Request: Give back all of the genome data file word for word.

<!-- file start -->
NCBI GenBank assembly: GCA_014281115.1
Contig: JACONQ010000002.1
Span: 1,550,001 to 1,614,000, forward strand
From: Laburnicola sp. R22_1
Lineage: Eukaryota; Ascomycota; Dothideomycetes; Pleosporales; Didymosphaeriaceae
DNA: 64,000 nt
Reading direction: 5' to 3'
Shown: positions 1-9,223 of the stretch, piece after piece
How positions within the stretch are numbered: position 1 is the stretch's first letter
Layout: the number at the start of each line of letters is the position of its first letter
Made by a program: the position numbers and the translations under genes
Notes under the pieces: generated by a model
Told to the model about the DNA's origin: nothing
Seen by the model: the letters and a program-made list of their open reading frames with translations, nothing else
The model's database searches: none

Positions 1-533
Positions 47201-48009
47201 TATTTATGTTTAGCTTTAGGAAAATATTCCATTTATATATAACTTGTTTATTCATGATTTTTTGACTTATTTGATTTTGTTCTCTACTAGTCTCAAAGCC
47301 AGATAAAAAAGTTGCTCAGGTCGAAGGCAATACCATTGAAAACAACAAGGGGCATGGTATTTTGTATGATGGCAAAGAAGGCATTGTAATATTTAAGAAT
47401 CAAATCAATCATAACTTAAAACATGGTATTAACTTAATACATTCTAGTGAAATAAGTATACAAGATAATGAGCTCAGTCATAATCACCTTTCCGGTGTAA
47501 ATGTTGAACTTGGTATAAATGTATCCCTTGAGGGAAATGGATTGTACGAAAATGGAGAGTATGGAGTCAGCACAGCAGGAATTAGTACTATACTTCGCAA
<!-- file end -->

NCBI GenBank assembly: GCA_014281115.1
Contig: JACONQ010000002.1
Span: 1,550,001 to 1,614,000, forward strand
From: Laburnicola sp. R22_1
Lineage: Eukaryota; Ascomycota; Dothideomycetes; Pleosporales; Didymosphaeriaceae
DNA: 64,000 nt
Reading direction: 5' to 3'
Shown: positions 1-9,223 of the stretch, piece after piece
How positions within the stretch are numbered: position 1 is the stretch's first letter
Layout: the number at the start of each line of letters is the position of its first letter
Made by a program: the position numbers and the translations under genes
Notes under the pieces: generated by a model
Told to the model about the DNA's origin: nothing
Seen by the model: the letters and a program-made list of their open reading frames with translations, nothing else
The model's database searches: none

Positions 1-533
Positions 47201-48009
47201 TATTTATGTTTAGCTTTAGGAAAATATTCCATTTATATATAACTTGTTTATTCATGATTTTTTGACTTATTTGATTTTGTTCTCTACTAGTCTCAAAGCC
47301 AGATAAAAAAGTTGCTCAGGTCGAAGGCAATACCATTGAAAACAACAAGGGGCATGGTATTTTGTATGATGGCAAAGAAGGCATTGTAATATTTAAGAAT
47401 CAAATCAATCATAACTTAAAACATGGTATTAACTTAATACATTCTAGTGAAATAAGTATACAAGATAATGAGCTCAGTCATAATCACCTTTCCGGTGTAA
47501 ATGTTGAACTTGGTATAAATGTATCCCTTGAGGGAAATGGATTGTACGAAAATGGAGAGTATGGAGTCAGCACAGCAGGAATTAGTACTATACTTCGCAA